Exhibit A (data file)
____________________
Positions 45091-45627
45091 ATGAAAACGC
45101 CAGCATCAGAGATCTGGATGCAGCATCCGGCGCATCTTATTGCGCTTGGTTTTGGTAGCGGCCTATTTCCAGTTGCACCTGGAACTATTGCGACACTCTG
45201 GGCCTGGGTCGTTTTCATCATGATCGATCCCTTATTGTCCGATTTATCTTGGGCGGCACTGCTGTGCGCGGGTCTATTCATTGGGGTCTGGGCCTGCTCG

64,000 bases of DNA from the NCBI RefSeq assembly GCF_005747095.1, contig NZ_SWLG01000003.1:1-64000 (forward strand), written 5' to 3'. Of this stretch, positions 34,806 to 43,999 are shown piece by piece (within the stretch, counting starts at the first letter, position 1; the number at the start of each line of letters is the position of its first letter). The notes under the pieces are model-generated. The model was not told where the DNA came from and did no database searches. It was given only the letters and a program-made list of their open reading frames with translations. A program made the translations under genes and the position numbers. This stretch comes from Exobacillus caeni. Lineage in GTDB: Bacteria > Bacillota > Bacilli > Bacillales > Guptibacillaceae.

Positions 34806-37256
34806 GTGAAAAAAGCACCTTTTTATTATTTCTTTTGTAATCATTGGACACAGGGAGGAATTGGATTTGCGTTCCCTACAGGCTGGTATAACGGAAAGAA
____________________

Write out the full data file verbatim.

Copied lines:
Positions 45091-45627
45091 ATGAAAACGC
45101 CAGCATCAGAGATCTGGATGCAGCATCCGGCGCATCTTATTGCGCTTGGTTTTGGTAGCGGCCTATTTCCAGTTGCACCTGGAACTATTGCGACACTCTG
45201 GGCCTGGGTCGTTTTCATCATGATCGATCCCTTATTGTCCGATTTATCTTGGGCGGCACTGCTGTGCGCGGGTCTATTCATTGGGGTCTGGGCCTGCTCG

64,000 bases of DNA from the NCBI RefSeq assembly GCF_005747095.1, contig NZ_SWLG01000003.1:1-64000 (forward strand), written 5' to 3'. Of this stretch, positions 34,806 to 43,999 are shown piece by piece (within the stretch, counting starts at the first letter, position 1; the number at the start of each line of letters is the position of its first letter). The notes under the pieces are model-generated. The model was not told where the DNA came from and did no database searches. It was given only the letters and a program-made list of their open reading frames with translations. A program made the translations under genes and the position numbers. This stretch comes from Exobacillus caeni. Lineage in GTDB: Bacteria > Bacillota > Bacilli > Bacillales > Guptibacillaceae.

Positions 34806-37256
34806 GTGAAAAAAGCACCTTTTTATTATTTCTTTTGTAATCATTGGACACAGGGAGGAATTGGATTTGCGTTCCCTACAGGCTGGTATAACGGAAAGAA